The Battle For The Soul Of Capitalism, by John C. Bogle
Those readers who are not aware of the generally corrupt behaviors of many financiers and business executives  may think that this title is a bit overly dramatic. Those whose hostility to these abuses often involves a fashionable hostility to capitalism may wonder why it would be worthwhile to fight for the soul of capitalism, on the other hand. In general, though, I happen to agree with the perspective and approach of the author, whose fondness for classic literature and biblical quotes and support of virtue is combined with a sharp critique of contemporary business practice that is contrary to both biblical and classical conceptions of virtue. This book is a deeply serious one, full of close argumentation as well as immense historical sweep and a large degree of statistical support, as Bogle is making an argument that aims at both the body and the spirit, the mind and the heart, and is seeking to encourage a drastic reform of the way we currently do business in the hope that it will allow our culture’s successful business practices to endure and not be swamped by corrupt crony capitalism, as is being threatened at present.
This argument is a tightly organized one that consists of ten chapters in four parts that take up almost 250 pages of material after the lengthy forward, acknowledgements and introductory history of the connection between capitalism and American society. The first part of the book examines the issue of corporate America (I), including what went wrong in the shift between owner and managerial capitalism (1), why things went wrong in corporate America (2), and how corporate America can be returned to the control of its owners (3). The author then turns his attention to the problems of investment America (II) with a look at what went wrong with auditors and financial managers (4), why things went wrong in the confusion of momentary stock prices and eternal intrinsic values (5), and how to fix investment America through the involvement of owners (6). The third part of the book turns its attention on the problems of mutual fund America (III) with a look at what went wrong in the triumph of salesmanship over stewardship (7), how mutual funds lost their way (8), and how mutual funds must be organized, operated, and managed for shareholders (9). The fourth part of the book consists of the author’s concluding chapter and the author’s hopes to begin the world anew in the 21st century (10), plans that have not gone well so far.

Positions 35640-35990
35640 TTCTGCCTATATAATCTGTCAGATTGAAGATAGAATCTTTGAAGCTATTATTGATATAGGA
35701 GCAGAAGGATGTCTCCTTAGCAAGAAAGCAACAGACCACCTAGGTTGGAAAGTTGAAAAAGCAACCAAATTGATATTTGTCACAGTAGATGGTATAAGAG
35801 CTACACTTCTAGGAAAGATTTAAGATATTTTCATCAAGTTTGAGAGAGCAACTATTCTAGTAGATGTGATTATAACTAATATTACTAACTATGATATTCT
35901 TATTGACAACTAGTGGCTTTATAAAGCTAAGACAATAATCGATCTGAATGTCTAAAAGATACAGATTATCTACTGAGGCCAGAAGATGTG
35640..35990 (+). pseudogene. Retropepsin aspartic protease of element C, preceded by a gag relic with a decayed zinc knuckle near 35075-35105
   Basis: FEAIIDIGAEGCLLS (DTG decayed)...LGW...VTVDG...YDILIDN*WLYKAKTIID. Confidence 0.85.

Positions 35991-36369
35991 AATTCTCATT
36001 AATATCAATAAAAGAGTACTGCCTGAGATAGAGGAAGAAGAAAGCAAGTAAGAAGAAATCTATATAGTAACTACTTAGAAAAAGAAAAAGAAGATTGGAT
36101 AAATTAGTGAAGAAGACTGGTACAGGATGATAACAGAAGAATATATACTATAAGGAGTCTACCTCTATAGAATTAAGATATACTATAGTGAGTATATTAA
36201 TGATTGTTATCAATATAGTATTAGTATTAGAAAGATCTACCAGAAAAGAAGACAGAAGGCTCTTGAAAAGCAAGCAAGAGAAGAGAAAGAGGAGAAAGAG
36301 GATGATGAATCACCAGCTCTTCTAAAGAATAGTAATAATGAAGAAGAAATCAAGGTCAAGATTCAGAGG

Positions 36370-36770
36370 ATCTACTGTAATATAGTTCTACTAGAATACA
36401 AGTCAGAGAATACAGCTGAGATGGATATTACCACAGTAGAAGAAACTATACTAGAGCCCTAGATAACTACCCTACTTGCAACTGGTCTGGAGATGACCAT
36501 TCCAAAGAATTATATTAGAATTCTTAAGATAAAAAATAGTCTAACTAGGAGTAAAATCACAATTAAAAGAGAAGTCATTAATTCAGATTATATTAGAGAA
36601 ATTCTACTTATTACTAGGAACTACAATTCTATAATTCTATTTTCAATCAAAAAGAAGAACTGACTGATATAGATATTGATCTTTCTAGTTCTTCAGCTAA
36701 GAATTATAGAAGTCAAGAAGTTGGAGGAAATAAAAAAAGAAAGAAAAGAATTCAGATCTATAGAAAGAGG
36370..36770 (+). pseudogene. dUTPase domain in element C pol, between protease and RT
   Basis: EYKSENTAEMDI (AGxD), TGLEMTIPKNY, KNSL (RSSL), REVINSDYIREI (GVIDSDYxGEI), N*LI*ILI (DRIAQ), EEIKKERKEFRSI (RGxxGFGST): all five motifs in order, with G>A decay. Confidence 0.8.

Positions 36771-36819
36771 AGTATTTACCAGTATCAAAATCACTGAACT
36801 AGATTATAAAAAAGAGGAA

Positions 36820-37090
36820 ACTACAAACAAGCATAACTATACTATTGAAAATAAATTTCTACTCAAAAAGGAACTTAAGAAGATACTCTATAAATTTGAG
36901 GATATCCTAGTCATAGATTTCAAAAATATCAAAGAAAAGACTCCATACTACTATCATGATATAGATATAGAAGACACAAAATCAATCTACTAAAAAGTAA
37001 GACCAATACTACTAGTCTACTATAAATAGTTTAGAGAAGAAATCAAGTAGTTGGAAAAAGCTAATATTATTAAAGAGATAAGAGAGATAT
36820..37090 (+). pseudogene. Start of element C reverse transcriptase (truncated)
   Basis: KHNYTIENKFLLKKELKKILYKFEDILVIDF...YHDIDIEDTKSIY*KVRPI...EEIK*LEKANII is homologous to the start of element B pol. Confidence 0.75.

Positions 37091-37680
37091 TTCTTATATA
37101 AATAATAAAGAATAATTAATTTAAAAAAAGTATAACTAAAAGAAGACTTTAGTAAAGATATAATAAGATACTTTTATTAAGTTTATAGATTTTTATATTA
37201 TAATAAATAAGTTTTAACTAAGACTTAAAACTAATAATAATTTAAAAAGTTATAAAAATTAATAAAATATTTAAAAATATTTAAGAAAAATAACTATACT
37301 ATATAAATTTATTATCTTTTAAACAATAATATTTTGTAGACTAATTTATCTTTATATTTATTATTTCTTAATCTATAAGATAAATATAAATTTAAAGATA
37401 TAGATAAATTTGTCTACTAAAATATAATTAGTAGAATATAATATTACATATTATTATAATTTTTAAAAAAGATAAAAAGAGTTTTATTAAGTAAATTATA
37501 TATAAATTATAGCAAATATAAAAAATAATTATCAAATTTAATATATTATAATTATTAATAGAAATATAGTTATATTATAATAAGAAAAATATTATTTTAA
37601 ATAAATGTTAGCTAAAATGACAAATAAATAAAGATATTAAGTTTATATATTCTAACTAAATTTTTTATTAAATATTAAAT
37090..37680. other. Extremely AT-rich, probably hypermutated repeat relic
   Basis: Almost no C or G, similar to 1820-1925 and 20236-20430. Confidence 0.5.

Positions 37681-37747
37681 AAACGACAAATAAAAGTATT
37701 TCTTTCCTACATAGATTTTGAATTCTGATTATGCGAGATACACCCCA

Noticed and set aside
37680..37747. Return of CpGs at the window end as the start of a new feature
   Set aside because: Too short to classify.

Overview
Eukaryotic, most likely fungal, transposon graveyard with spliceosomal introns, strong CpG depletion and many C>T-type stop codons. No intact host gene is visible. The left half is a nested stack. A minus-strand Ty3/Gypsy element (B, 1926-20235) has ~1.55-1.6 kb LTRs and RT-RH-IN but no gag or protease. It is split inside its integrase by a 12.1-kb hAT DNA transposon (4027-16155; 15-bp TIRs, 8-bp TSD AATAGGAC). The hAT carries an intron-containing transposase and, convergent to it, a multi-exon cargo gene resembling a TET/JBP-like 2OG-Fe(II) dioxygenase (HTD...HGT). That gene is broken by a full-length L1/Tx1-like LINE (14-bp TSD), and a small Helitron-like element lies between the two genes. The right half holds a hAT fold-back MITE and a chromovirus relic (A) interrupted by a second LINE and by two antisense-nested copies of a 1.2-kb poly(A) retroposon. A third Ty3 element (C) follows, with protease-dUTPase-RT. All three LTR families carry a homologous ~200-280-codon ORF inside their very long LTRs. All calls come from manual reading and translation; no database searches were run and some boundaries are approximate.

There are a lot of reasons why this book works so well. The author’s quotations of the Bible, his paraphrasing of Gibbon’s Decline and Fall of the Roman Empire, his keen awareness of the history of mutual funds and contemporary investment vehicles, and his own generally moderate and principled political beliefs combine to make this book a tour de force for the sort of reader who appreciates sound biblical and historical exegesis, a deep knowledge of history and business, and a critical approach towards the conduct of regulators and businessmen that does not involve a rejection of capitalism itself. The author is a reformer of the most principled kind, and someone whose own actions demonstrate a desire to provide as much as possible of the gains and profits of business for the investment success of investors, something that few people involved in financing can claim. There is a lot of repetition of particular points and concepts between the author’s works, but that repetition is a matter of conviction rather than a lack of skill, and come off as a familiar and slightly cranky but generally astute observer of business. The author’s humility in such circumstances, including his willingness to admit that he was too idealistic in his youth about the practices of managers, makes his argument all the more persuasive and powerful.
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